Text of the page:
Dollar consolidates gains as US inflation data awaited
The dollar consolidated gains yesterday, a day after posting its biggest single-day rise in six weeks as markets looked forward to US inflation data that will determine the near term trading outlook for the struggling greenback.
With short bets against the dollar stuck near record highs despite this week’s rally, any upside inflation surprise might trigger a broad-based pull-back in positioning.
“We view this dollar move higher as broadly a corrective move and now the question is how much the dollar can recover before the data,” said Viraj Patel, an foreign exchange strategist at ING in London. Worries
The dollar, which slid to a 10-month low of 107.32 yen last week on worries over Hurricane Irma and North Korea, has climbed this week as risk sentiment improved and US Treasury yields edged higher.
The dollar was trading 0.1 per cent lower against a broad basket of currencies at 92.416 in early trades yesterday. It rose 0.7 per cent on Wednesday, its biggest daily rise since August 4, according to Thomson Reuters data. The US core consumer price index is expected to have risen 1.6 per cent on an annual basis in August, which would be the lowest since early 2015, versus 1.7 per cent in July.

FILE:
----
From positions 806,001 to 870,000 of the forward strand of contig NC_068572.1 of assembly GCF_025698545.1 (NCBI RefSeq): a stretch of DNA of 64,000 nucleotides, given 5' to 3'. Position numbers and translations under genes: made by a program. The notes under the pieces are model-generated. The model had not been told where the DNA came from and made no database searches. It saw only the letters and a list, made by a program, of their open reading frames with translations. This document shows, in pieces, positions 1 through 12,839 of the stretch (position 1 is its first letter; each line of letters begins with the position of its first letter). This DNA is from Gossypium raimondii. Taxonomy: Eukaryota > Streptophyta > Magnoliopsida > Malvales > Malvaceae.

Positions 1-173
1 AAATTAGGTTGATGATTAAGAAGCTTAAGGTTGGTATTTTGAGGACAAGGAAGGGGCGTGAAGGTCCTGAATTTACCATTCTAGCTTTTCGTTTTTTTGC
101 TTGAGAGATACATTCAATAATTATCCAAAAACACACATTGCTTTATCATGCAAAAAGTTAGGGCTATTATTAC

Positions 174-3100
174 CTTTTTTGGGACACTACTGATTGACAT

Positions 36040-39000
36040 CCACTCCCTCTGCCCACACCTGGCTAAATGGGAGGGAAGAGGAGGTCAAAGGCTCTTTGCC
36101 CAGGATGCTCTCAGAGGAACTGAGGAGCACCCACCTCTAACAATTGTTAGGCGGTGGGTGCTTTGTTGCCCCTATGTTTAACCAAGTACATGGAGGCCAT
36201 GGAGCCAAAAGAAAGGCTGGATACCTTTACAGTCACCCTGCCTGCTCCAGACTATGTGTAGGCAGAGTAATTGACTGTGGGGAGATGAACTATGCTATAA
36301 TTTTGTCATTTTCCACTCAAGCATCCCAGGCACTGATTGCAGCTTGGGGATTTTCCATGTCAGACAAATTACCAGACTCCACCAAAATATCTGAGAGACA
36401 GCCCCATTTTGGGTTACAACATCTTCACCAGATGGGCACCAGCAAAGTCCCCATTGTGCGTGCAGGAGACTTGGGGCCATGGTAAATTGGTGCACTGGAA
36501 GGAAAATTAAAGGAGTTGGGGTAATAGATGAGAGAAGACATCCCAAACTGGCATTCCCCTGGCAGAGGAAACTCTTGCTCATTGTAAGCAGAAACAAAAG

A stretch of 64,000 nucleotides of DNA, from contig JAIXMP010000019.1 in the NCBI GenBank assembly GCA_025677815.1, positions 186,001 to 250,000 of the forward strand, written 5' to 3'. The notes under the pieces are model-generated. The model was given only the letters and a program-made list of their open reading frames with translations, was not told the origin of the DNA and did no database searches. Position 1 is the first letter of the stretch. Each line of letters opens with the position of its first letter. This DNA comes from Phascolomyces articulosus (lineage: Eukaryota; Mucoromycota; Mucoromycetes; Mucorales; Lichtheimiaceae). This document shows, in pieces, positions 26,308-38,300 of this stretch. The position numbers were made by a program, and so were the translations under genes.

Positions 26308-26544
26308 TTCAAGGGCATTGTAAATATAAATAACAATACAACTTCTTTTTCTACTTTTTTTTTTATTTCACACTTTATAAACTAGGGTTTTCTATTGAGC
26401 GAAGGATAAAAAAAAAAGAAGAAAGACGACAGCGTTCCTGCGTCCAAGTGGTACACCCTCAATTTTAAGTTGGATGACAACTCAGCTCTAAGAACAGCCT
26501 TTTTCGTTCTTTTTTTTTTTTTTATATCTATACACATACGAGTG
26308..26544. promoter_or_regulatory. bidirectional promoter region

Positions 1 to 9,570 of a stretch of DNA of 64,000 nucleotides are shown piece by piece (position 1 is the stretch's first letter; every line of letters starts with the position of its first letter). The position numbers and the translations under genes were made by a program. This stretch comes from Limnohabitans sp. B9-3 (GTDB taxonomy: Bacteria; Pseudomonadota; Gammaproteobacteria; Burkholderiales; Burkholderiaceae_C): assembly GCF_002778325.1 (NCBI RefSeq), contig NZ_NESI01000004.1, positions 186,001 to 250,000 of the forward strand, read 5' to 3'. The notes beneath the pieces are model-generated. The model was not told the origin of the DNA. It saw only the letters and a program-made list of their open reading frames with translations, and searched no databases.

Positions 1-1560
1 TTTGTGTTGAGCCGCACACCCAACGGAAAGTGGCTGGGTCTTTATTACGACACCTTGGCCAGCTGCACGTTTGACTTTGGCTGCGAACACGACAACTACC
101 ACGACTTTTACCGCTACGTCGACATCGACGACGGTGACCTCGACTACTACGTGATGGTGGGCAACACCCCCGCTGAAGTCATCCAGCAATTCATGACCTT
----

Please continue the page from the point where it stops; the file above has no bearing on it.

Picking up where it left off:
The Federal Reserve has a two per cent inflation target, and a series of subdued price readings have dampened expectations for the Fed to raise interest rates again this year and weighed on the dollar.
“We don’t believe the market is looking for a particularly strong CPI number today but risk of any upward inflation surprise has been very under-priced,” Credit Agricole strategists said in a note.